Science Week 2020 ~ Senior AS Class

For Science Week 2020, we made Porridge Playdough.

We used 2 cups of porridge, 1 cup of flour and 1 cup of water.

First, we mixed the porridge and flour. These are dry.

Next, we added the water. This made it wet.

Then, we mixed it with a spoon because it was sticky.

Lastly, we kneaded it with our hands until doughy and stretchy.

We used Goldilocks and the Three Bears mats to play with our Porridge Playdough.

We made bowls, windows, a blanket and a spoon.

I’m sure Baby Bear would love to make his own Porridge Playdough!

Testing Materials in 1st Class

In Ms. Ryan’s 1st Class we investigated different materials to see which ones were waterproof. We used Buster the puppet to help us. We predicted if the following materials were waterproof; rubber, cotton, nylon, plastic and tin-foil. We recorded our predictions.

We tested the materials by wrapping a piece of each one around Buster’s arm. Buster’s arm was dipped into the water for thirty seconds each time. We then checked to see if his arm was wet or dry. If his arm was dry it showed us that the material was waterproof. Sadly, poor Buster got wet when we tested the cotton, nylon and tin-foil as these are not waterproof. We would not recommend using these materials when making a raincoat.

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Design a Bridge Challenge

Task: Design a bridge

Method:

Using blocks, paper, books and crayons to test we designed bridges to see which ones were stronger and could hold the most amount of crayons. We manipulated our structures to increase their strength by folding the paper used, using double layers of paper, creating arches and structures for extra support.

Conclusion:

The material from which a structure is made is important but you can strengthen a material by changing is shape. Bridge designers often use different shapes for example: arches and triangles. The curve of the arch spreads the load on the bridge and makes it stronger.

 

Which Material Absorbs Best?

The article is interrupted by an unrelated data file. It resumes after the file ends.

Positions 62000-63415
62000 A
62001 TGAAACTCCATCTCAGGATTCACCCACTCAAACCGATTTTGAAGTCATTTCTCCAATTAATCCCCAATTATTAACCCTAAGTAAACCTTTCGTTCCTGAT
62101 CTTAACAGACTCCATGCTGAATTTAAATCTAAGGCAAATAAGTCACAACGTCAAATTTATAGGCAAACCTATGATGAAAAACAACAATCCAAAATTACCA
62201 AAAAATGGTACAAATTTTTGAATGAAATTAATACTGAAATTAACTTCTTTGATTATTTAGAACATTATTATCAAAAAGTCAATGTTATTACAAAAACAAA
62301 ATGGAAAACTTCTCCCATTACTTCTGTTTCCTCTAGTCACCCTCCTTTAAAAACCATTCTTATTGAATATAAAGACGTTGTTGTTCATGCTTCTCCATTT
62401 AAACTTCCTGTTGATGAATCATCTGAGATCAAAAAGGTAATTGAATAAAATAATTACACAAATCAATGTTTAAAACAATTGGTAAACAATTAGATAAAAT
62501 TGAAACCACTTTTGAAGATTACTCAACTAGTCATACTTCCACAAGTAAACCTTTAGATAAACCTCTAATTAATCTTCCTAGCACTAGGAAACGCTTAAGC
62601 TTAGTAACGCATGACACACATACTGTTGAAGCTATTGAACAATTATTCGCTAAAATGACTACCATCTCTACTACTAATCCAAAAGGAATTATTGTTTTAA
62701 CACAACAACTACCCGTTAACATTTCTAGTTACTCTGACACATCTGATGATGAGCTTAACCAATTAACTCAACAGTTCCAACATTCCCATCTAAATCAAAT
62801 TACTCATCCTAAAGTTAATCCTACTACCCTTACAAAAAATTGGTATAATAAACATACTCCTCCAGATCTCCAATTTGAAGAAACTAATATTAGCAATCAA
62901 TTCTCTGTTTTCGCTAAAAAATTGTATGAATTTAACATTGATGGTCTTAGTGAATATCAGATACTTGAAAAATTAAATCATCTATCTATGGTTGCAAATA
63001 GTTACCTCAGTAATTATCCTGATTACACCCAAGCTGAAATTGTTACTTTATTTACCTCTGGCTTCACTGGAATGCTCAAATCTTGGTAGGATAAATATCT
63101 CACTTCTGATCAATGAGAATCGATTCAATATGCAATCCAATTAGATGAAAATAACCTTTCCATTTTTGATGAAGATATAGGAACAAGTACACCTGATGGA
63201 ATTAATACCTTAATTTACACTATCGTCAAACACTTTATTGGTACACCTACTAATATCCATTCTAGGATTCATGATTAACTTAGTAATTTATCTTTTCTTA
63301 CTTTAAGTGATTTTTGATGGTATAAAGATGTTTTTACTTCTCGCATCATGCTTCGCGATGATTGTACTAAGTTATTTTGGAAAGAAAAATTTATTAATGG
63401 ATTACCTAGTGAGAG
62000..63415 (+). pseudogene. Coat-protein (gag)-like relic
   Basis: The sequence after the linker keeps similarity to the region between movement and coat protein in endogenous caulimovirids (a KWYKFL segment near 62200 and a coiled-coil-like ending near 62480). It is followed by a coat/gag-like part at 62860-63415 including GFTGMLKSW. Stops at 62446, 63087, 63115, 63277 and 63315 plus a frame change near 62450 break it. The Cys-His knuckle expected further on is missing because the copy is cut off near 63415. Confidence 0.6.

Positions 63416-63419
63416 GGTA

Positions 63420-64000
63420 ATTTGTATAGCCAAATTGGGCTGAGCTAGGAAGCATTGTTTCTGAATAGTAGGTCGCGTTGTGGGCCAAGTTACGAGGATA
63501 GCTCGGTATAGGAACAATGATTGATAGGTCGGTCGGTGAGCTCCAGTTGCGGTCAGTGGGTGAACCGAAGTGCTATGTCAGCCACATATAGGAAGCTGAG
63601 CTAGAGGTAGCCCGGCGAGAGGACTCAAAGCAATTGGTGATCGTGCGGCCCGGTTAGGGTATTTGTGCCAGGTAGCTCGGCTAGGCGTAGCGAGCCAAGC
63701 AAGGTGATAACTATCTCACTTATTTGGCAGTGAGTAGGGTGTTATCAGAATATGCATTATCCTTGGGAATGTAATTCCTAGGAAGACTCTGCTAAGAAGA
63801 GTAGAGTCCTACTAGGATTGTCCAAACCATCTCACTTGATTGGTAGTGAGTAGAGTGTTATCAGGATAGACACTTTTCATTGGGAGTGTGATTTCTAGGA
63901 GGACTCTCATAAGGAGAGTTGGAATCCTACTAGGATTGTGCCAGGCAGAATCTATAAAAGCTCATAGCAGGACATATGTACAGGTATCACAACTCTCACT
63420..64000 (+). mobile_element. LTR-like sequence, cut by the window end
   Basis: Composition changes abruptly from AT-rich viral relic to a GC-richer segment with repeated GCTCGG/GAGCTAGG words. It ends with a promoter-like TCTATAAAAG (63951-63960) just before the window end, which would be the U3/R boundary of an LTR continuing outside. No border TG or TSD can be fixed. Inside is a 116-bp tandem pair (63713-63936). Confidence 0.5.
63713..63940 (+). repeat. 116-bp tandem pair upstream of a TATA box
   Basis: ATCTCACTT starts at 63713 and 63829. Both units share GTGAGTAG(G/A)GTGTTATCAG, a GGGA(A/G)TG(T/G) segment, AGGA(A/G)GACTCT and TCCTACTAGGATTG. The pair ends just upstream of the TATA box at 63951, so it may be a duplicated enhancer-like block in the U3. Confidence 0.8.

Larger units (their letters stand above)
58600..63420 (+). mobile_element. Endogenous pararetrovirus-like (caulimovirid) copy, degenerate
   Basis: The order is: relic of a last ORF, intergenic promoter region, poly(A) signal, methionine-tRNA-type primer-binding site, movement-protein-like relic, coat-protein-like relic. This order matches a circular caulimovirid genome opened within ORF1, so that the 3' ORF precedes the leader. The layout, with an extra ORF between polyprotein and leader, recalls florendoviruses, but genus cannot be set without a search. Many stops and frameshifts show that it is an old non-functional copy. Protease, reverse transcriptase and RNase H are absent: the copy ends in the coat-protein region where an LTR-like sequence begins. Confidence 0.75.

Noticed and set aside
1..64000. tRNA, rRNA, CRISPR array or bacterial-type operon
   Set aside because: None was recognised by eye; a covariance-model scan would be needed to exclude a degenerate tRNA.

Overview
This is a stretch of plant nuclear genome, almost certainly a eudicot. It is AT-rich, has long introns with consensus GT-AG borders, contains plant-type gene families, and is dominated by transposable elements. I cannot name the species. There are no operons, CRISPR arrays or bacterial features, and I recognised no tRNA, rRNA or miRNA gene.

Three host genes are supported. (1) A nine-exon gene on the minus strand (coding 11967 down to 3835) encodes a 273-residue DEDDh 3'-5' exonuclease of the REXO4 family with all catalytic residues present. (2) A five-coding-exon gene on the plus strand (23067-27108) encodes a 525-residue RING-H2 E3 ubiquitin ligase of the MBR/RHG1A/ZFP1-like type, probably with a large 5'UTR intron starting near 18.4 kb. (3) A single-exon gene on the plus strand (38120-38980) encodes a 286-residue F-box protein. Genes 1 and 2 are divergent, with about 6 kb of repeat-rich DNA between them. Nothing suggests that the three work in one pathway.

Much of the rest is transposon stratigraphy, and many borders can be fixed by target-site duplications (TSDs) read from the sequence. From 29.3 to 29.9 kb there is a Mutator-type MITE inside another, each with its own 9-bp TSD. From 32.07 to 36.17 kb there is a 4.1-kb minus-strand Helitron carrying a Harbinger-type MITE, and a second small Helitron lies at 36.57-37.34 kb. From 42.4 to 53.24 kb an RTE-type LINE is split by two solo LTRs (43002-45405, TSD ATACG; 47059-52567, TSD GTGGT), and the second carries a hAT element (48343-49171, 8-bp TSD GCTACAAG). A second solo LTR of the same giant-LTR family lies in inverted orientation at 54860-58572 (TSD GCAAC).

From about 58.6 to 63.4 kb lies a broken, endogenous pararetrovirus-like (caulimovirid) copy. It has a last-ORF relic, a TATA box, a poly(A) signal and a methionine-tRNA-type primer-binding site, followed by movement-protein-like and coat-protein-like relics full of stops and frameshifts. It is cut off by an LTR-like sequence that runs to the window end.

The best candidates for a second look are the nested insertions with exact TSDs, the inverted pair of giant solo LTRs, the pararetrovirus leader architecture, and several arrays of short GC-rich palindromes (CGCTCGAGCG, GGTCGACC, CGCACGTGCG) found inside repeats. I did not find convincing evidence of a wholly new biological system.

Spring showers can only mean one thing for our floors inside our homes…PUDDLES! First class put their thinking caps on today and came up with an experiment that would test which material would clean up puddles best. They made a prediction and then carried out the experiment to establish a result. Each of the children made sure to measure the water and the size of the materials carefully. It is so important that each test is fair so that the result is accurate.

Not only did first class discover whichmaterial absorbed best, they also discovered that playing with water is lots of fun!

Which Butter/Margarine Will Go Off First? by 5th Class Room 6

This gallery contains 11 photos.

  We investigated which butter or margarine would go off first. Materials Zip lock bags Spoon Butter/Margarine (Pure homemade butter, Dairy gold butter, Dairy gold Original Flora, Low Low, Benecol, Heavenly Buttery, Stork margarine) Our Hypothesis Pure butter will go … Continue reading

STEM Launch with the Minister of Education

We were honoured to have the Minister of Education Richard Bruton launch the policy and implementation plan for STEM in education in Ireland. Minister Bruton had the chance to talk to come of the students about what they have been learning in science and maths. Here are a few pictures from the day.

 

 

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Science Week in Senior Infants!

We have loved doing lots of experiments this week for science week! We have been busy exploring different materials that float and sink. We predicted, tested and recorded our results. We especially loved doing the “Dancing Raisins” experiment and designing our own boats! We tested our boats by counting how many “passengers” it could hold before sinking.

 

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Fourth Class Friction

We had great fun in fourth class today investigating friction. We tested a variety of different surfaces to see which had the most friction. We rolled a toy car down a slope and and then measured the distance it travelled … Continue reading

Things are Heating Up in Room 4!

In Room 4, we have been very busy looking at how heat can change things.

We have discovered that when you make a solid hot, it usually turns into a liquid. We observed ice melting into water and we saw how jelly cubes melt into a liquid when you add hot water.

Because there are so many class birthdays in November in our class, we wondered if there was a way for us to melt our jelly cubes quickly. We decided to melt 6 big cubes of jelly and then melt 28 tiny jelly. We monitored our water temperature using a thermometer and we made sure that we used the same amount of water in each bowl. We all made our predictions, then our race began!

Can you guess which cubes melted faster?